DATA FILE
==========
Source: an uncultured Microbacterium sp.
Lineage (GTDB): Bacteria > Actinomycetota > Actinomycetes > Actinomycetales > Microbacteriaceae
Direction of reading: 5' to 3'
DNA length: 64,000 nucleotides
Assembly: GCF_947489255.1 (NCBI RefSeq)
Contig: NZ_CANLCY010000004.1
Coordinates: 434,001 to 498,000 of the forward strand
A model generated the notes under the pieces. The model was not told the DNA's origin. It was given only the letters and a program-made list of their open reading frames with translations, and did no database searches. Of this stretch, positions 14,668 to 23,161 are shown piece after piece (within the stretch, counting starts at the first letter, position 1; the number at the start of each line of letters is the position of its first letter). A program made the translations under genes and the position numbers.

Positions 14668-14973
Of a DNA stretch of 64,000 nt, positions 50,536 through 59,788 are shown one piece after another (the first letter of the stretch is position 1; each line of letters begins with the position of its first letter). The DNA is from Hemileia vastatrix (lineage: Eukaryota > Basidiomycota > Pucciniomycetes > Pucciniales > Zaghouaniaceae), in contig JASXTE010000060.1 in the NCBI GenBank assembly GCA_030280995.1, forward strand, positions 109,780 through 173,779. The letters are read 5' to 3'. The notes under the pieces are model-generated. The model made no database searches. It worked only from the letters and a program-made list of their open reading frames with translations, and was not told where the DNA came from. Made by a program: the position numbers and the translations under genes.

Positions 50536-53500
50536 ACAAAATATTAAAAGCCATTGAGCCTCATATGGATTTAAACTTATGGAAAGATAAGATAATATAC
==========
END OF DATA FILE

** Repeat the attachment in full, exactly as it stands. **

Source: an uncultured Microbacterium sp.
Lineage (GTDB): Bacteria > Actinomycetota > Actinomycetes > Actinomycetales > Microbacteriaceae
Direction of reading: 5' to 3'
DNA length: 64,000 nucleotides
Assembly: GCF_947489255.1 (NCBI RefSeq)
Contig: NZ_CANLCY010000004.1
Coordinates: 434,001 to 498,000 of the forward strand
A model generated the notes under the pieces. The model was not told the DNA's origin. It was given only the letters and a program-made list of their open reading frames with translations, and did no database searches. Of this stretch, positions 14,668 to 23,161 are shown piece after piece (within the stretch, counting starts at the first letter, position 1; the number at the start of each line of letters is the position of its first letter). A program made the translations under genes and the position numbers.

Positions 14668-14973
Of a DNA stretch of 64,000 nt, positions 50,536 through 59,788 are shown one piece after another (the first letter of the stretch is position 1; each line of letters begins with the position of its first letter). The DNA is from Hemileia vastatrix (lineage: Eukaryota > Basidiomycota > Pucciniomycetes > Pucciniales > Zaghouaniaceae), in contig JASXTE010000060.1 in the NCBI GenBank assembly GCA_030280995.1, forward strand, positions 109,780 through 173,779. The letters are read 5' to 3'. The notes under the pieces are model-generated. The model made no database searches. It worked only from the letters and a program-made list of their open reading frames with translations, and was not told where the DNA came from. Made by a program: the position numbers and the translations under genes.

Positions 50536-53500
50536 ACAAAATATTAAAAGCCATTGAGCCTCATATGGATTTAAACTTATGGAAAGATAAGATAATATAC